CfPs for Written Collections

CFP: MORSE, LEWIS, ENDEAVOUR

The Morse franchise looks like it will end on British TV  this November with the last series of ‘Endeavour’.

Planning a book to mark this seminal moment in British TV.

Do you have in you 1500 recent, clear, well written words on the three iterations of the Oxford detectives and what they mean?

Drop me a brief abstract if you do.

With thanks and expectation.

John Mair

07785 378156

Re-Opened Call for Submissions
Third issue of Mean Streets: A Journal of American Crime and Detective Fiction
Topic: AMERICAN “GOLDEN AGE” MYSTERY AND DETECTIVE FICTION 1920-1945

Proposals: April 1, 2022
Final essays: June 30, 2022

The “Golden Age” of mystery and detective fiction is generally agreed upon as bounded by World War I and World War II. While the designation is widely applied to both British and American fiction of the period, it has most closely adhered to British fiction, perhaps because American crime writing in the period was sharply bifurcated between Classic and Hard-boiled writing. Indeed, Stephen Wright claims that “It was in Britain that the clue-puzzle had its richest development” and also traces the important revision of narrative structure that became known as the “inverted” story to an English writer. So, in what lay the contribution of American writers? Are there unique features in their offerings to the Classic detective narrative? Is there any cross-fertilization (or creative friction) between Classic and Hard-boiled practices? Do the circumstances of American life and culture of the period produce qualities notably different from British narratives?

Some possible approaches:
 Interrogate the question: Is there an American Golden Age?
 Thematic explorations
 Contemporary resurgence of Golden Age interest/popularity
 Contributions of particular American publishers to Golden Age popularity and/or
rediscovery (e.g., Rue Morgue Press, Library of Congress Crime Classics)
 Juxtaposition of Classic and Hard-boiled fiction in the period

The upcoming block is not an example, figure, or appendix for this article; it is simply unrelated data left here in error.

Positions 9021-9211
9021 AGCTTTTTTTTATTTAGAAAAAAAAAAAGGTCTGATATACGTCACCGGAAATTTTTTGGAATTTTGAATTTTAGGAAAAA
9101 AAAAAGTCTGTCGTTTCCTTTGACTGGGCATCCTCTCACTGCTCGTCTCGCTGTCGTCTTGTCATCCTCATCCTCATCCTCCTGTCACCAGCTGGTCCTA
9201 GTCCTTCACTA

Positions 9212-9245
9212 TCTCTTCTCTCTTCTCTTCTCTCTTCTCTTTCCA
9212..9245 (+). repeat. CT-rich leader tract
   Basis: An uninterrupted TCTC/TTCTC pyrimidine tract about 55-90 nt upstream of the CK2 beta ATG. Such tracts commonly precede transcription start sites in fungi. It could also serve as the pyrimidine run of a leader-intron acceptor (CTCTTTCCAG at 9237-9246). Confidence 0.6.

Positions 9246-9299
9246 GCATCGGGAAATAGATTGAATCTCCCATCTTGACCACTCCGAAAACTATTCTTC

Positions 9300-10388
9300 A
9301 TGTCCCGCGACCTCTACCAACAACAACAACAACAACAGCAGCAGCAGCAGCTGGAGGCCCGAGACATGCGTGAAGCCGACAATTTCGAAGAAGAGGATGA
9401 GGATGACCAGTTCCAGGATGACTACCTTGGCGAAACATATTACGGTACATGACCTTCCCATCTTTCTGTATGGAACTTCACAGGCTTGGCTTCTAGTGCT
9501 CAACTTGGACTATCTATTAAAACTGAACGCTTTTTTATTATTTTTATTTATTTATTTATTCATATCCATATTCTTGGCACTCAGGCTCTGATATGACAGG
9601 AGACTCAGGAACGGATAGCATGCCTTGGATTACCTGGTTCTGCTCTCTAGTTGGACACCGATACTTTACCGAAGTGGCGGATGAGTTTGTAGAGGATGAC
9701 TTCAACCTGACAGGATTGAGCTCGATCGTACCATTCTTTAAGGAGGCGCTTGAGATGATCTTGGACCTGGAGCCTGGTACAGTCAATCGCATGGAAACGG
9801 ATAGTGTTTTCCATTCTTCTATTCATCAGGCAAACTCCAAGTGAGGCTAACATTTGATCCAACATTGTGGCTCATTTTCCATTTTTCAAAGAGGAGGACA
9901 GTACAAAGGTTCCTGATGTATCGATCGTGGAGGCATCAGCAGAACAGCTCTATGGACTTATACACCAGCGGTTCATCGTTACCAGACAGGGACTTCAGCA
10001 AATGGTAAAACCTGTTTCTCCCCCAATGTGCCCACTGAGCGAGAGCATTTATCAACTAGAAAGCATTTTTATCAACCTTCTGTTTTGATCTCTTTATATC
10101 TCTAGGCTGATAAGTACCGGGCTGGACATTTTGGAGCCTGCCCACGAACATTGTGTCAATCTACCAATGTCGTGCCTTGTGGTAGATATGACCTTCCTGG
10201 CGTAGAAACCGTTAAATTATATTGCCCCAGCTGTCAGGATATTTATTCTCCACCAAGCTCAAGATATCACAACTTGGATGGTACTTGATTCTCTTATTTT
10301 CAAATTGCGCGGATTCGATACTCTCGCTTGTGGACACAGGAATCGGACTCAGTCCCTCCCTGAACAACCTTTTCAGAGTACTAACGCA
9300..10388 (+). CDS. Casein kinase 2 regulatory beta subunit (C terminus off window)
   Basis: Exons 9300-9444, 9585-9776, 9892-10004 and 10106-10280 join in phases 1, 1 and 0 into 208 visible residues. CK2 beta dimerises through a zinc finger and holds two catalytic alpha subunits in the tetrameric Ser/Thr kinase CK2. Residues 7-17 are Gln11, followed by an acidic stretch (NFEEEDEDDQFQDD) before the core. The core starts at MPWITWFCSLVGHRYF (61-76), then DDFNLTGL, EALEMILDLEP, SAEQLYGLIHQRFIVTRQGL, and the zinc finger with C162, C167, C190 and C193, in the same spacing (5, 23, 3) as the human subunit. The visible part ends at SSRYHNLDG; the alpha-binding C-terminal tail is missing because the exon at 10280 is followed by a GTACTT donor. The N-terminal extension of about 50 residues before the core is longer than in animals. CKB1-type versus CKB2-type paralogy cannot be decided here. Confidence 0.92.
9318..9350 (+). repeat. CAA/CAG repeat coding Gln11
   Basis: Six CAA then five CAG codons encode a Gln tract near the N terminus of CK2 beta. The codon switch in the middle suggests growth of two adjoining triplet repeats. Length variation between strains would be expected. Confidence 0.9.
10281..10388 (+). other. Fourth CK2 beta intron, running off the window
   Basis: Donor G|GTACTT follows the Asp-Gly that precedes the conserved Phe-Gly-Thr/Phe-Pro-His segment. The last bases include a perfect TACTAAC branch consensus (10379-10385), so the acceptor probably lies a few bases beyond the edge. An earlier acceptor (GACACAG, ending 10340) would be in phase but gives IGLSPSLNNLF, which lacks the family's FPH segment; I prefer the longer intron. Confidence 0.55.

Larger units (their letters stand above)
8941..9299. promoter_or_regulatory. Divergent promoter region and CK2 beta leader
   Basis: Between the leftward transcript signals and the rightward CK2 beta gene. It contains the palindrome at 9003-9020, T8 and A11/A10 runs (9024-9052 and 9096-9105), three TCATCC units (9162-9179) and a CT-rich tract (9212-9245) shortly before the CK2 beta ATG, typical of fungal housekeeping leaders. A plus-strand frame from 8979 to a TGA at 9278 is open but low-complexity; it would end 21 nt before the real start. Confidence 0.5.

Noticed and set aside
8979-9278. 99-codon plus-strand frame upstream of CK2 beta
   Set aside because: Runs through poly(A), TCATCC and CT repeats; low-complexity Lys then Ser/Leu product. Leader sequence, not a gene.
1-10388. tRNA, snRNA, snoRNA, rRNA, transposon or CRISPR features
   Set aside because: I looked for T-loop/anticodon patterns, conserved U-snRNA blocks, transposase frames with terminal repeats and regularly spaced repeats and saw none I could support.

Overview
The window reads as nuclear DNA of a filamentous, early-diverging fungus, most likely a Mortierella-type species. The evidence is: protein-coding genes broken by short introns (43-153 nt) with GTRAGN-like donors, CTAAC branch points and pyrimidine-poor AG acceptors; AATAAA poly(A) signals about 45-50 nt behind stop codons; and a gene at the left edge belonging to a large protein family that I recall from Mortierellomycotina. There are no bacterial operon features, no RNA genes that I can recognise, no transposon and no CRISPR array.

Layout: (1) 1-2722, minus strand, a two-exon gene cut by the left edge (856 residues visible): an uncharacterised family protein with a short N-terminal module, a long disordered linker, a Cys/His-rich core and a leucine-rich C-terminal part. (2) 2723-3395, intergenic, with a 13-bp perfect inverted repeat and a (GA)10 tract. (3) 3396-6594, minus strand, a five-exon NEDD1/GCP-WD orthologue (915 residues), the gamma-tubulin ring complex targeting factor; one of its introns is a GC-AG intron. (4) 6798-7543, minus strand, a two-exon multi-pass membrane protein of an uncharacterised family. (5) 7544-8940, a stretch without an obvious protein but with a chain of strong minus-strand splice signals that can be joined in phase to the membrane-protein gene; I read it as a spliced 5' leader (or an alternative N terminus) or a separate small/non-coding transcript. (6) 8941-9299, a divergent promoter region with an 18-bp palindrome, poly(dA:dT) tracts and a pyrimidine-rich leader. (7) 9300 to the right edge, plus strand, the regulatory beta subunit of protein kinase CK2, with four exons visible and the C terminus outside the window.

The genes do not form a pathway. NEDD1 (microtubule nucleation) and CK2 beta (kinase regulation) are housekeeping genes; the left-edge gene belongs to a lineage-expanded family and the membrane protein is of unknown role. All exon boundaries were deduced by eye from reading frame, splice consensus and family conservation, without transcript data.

 Analysis of the critical receptions of American writers by British critics
 Selected authors associated with the period:

Anthony Abbot
Stuart Palmer
Anne Austin
Zelda Popkin
Hugh Austin
Ellery Queen
Earl Derr Biggers
Patrick Quentin
Anthony Boucher
Virginia Rath
John Dickson Carr
Clayton Rawson
Clyde B. Clason
Mary Roberts Rinehart
Dorothy Cameron Disney
Mabel Seeley
Todd Downing
Rex Stout
Mignon Eberhart Kay
Cleaver Strahan
Erle Stanley Gardner
John Stephen Strange
Frances Noyes Hart
Phoebe Atwood Taylor
C. Daly King
Darwin Teilhet
Rufus King
S.S. Van Dine
Helen McCloy
Carolyn Wells

Abstracts of 250 words with proposed title should be directed no later than April 1, 2022, to the editors: Rebecca Martin (doc.rmartin@gmail.com) and Walter Raubicheck
(wraubicheck@pace.edu).
Final papers of 7000-8000 words will be due by June 30, 2022, with publication anticipated in fall 2022. Feel free to send questions to both editors.

About Mean Streets
This journal is published by the Pace University Press (New York City), which has been sponsoring scholarly journals since the 1980s.
Mean Streets is a refereed journal edited by two scholars in literature and film and guided by an Editorial Board comprised of distinguished scholars from several disciplines. Submissions will be reviewed by the editors and selected Board members.
The journal’s first issue appeared in spring 2020, with the second issue in June 2021. Copies may be ordered at press.pace.edu/journals/mean-streets/.